Food & Drink

From the recipe files: Classic coconut cake

Easter weekend is a great time to tackle a from-scratch coconut cake.
Easter weekend is a great time to tackle a from-scratch coconut cake. Todd Sumlin

A coconut cake from scratch isn’t easy and it certainly isn’t shortcut cooking. But if you want something for your Easter or spring table that tells the people around the table that they’re special, this is the crowning touch.

Put it out, on a tall cake stand, and it will make a statement. Just tuck your hands behind your back so now one sees your nicked knuckles. (Or maybe you should make sure they see your hands -- a few marks prove that you grated that coconut with your own hands.)

We have more than 2,000 recipes in our files that cover every occasion of the year. If you’re searching for something, use the blue recipe form you see here and fill in as much information as you have. (Or as little as you want. “Cheese” in the recipe name will bring you every recipe we’ve run with cheese in the name in the last four years.)

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Classic Coconut Cake

From “Southern Cakes,” by Nancie McDermott (Chronicle, 2007). McDermott combines this with a boiled icing called White Mountain. But we think her 7-Minute Icing, adapted for stand mixers if you don't have a hand mixer, is easier and just as delicious.

CAKE:

3 cups all-purpose flour

2 teaspoons baking powder

1/2 teaspoon salt

1 teaspoon vanilla extract

Juice from a fresh coconut with enough milk added, if needed, to make 1 cup

1 cup (2 sticks) butter, softened

2 cups sugar

4 eggs

7-MINUTE FROSTING:

1 cup sugar

1/4 cup light corn syrup

1/4 cup water

2 egg whites

1/4 teaspoon cream of tartar

1 teaspoon vanilla extract

3-4 cups fresh, grated coconut

HEAT oven to 350 degrees. Grease and flour 2 (9-inch) cake pans and set aside. In a medium bowl, combine flour, baking powder and salt, whisking to mix well. Set aside. Stir vanilla into coconut juice mixture and set aside.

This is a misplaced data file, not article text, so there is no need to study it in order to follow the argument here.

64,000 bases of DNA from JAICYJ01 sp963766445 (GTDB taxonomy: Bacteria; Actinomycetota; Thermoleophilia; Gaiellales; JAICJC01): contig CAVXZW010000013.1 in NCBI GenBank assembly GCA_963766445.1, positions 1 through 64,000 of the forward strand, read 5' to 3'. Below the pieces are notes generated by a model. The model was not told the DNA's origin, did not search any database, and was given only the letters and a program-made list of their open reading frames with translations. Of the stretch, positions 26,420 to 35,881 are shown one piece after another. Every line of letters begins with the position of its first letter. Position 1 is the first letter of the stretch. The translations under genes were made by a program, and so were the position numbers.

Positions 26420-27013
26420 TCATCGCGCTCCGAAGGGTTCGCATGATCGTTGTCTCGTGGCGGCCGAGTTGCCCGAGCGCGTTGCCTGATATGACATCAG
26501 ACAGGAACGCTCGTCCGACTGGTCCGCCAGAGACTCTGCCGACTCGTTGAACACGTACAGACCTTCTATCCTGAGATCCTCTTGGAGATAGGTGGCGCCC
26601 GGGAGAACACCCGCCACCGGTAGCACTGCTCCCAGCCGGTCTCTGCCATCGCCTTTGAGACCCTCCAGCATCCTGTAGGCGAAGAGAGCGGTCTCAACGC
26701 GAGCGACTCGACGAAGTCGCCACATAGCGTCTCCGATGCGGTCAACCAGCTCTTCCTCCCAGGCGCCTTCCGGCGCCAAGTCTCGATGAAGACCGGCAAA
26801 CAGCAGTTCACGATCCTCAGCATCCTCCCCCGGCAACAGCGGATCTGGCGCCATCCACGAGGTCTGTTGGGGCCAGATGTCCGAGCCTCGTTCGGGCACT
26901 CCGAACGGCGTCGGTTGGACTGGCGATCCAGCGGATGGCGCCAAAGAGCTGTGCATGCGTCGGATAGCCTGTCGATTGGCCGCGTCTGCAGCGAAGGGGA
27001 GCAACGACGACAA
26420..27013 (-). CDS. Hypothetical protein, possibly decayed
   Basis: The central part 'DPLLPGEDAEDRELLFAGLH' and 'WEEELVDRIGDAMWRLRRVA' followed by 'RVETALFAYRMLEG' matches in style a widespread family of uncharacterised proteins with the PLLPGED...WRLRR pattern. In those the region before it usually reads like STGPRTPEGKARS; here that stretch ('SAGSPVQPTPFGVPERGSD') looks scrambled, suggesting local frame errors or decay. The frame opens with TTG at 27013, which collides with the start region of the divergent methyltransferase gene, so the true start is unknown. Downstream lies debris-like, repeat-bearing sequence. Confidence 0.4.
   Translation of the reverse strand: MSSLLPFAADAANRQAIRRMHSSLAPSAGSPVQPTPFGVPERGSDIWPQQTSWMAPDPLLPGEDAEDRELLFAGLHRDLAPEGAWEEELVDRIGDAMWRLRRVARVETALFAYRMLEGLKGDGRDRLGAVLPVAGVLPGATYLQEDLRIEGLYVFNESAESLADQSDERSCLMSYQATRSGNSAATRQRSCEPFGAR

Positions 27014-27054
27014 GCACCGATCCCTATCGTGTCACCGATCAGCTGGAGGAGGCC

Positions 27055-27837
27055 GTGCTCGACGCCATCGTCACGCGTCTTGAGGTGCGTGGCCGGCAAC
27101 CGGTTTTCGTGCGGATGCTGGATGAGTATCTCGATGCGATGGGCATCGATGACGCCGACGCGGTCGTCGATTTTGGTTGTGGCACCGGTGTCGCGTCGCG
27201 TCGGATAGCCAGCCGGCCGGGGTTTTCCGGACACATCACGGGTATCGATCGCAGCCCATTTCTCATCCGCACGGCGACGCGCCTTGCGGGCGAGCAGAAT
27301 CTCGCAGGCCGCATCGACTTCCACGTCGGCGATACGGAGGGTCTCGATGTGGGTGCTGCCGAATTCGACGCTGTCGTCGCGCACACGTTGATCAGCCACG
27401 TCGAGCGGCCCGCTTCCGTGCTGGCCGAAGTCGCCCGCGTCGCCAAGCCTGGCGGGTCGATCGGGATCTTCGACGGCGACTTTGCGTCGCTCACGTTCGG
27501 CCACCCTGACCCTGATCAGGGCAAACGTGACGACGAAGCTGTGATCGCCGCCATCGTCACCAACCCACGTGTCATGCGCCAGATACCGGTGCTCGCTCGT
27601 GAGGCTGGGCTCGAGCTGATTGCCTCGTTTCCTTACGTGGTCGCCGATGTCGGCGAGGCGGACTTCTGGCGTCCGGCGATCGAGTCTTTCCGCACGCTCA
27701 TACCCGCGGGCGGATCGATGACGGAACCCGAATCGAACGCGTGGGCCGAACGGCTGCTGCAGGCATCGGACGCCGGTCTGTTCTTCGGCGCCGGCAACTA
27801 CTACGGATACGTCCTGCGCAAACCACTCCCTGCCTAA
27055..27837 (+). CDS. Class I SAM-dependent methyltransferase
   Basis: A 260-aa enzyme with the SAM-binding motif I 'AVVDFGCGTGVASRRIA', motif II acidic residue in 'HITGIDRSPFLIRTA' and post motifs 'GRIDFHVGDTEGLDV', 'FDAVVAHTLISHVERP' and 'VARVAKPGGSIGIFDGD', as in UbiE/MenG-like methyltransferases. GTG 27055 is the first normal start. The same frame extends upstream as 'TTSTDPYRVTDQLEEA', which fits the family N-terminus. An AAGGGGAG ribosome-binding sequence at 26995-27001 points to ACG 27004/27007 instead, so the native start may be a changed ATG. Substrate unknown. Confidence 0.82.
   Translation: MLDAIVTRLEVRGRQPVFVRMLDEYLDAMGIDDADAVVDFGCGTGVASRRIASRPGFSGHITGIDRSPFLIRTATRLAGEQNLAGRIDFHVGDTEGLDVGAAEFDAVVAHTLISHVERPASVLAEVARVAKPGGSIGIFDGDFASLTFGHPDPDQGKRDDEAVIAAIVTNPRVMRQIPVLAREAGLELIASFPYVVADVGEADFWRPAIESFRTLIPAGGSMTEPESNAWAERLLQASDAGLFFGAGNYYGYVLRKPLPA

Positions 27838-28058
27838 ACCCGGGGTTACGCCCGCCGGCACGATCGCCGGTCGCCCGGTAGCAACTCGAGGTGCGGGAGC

BEAT the softened butter in a large bowl with a mixer at medium speed until creamy. Beat in the sugar, stopping to scrape down the sides if needed. Beat in the eggs one at a time, beating well after each.

STOP the mixer and add about a third of the flour mixture. Beat well at low speed, then beat in half of the coconut juice. Continue, beating in a third of the flour and the remainder of the juice, then the final third of the flour.

DIVIDE the batter between the cake pans, spreading evenly. Bake for 25 to 30 minutes, turning pans halfway through, until the tops spring back when lightly pressed and the edges are beginning to pull away.

COOL cakes in pans on wire racks or on folded kitchen towels for 10 minutes. Turn cakes out onto racks and turn top-up to cool completely. Ice with frosting as directed.

FROSTING: Bring about 3 inches of water to an active simmer in the bottom of a double boiler or in a medium saucepan. Combine the sugar, corn syrup, water, egg whites and cream of tartar in the top of the double boiler or in a mixing bowl that will fit snugly in the pan. Beat with a handheld mixer on low speed for 1 minute, until pale yellow and foamy.

PLACE over simmering water and beat at high speed for 7 to 14 minutes until white, thick and shiny. Continue beating until it forms firm peaks and loses some of the shine. Remove from heat and beat in the vanilla. Spread between cake layers, topping with a generous amount of fresh coconut. Frost sides and top of cake, topping with more coconut.

STAND MIXER: If you don't have a hand mixer, combine the ingredients in the mixing bowl and whisk well. Place over the hot water and whisk for several minutes, until the sugar is dissolved and no longer sounds gritty and the mixture registers 140 degrees on an instant read thermometer. Move the bowl to the stand mixer and beat on high speed until it forms peaks and just starts to lose its shine. Frost cake, adding coconut as directed.

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